contained in paragraph 15 of the complaint, with the exception of the allegation that the value of the property seized is P30,000. They
accordingly asked that the action be dismissed and that it be adjudged that the plaintiff had no interest whatever in the property described in
the complaint, and that the plaintiff be taxed with the costs of these proceedings.
The testimony introduced by the parties having been received, and the exhibits having been attached to the record, the court below entered
judgment on the 4th of January, 1906, dismissing plaintiffs action and directing that the defendant recover from the Spanish-Filipino Bank the
costs of this action, for which execution was duly issued. To this judgment counsel for plaintiff excepted and announced his intention of
prosecuting a bill of exceptions, and further made a motion for a new trial on the ground that the judgment of the court below was contrary to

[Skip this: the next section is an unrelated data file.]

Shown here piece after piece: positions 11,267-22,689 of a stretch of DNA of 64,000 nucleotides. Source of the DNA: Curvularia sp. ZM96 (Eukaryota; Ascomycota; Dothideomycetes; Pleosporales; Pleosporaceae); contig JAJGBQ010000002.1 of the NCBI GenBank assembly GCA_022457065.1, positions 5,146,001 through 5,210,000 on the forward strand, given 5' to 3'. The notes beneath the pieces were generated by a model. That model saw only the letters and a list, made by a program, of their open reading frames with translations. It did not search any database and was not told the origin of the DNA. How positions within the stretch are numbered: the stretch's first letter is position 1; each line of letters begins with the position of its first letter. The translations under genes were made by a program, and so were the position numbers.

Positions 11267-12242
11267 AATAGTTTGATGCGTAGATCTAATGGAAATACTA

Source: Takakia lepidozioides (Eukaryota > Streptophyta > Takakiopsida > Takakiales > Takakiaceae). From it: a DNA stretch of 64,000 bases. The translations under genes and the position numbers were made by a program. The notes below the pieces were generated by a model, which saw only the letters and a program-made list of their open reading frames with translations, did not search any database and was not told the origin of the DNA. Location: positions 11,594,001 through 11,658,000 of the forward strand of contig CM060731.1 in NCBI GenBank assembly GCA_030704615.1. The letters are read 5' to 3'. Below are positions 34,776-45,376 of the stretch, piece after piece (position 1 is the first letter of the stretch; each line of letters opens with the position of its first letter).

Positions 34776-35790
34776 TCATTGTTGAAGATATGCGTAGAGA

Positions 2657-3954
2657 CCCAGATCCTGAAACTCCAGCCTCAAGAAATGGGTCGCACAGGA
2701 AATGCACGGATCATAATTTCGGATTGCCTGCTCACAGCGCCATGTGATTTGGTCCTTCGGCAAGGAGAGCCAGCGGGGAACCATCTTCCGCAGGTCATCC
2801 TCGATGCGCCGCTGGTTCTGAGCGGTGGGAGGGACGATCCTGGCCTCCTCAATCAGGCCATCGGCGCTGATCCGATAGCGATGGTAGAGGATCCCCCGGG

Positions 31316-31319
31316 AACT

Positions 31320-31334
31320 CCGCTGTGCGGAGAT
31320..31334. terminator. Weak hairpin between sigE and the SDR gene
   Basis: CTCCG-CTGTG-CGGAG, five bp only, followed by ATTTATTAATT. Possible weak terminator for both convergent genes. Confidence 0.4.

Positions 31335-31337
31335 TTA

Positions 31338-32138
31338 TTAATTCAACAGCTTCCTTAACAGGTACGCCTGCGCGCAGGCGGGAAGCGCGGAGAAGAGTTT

law and that the findings of fact were plainly and manifestly contrary to the weight of the evidence.
The decision of this case depends mainly upon the question as to whether the contract of pledge entered into by and between the SpanishFilipino Bank and Francisco Reyes to secure a loan made by the former to the latter was valid, all the requisites prescribed by the Civil Code
having been complied with.
If so, the banks claim had preference over the claim of a third person not secured, as was the banks, by a pledge, with reference to the
property pledged to the extent of its value, and therefore such property could not have been legally levied upon by the sheriff at the request
of the defendant, Juan Garcia. (Arts. 1921, 1922, Civil Code.)
The contract in question complies with all the requisites provided in article 1857 of the Civil Code, such as that the property was pledged to
secure a debt, the date of the execution, the terms of the pledge, and the property pledged, all of which appears in a public document, and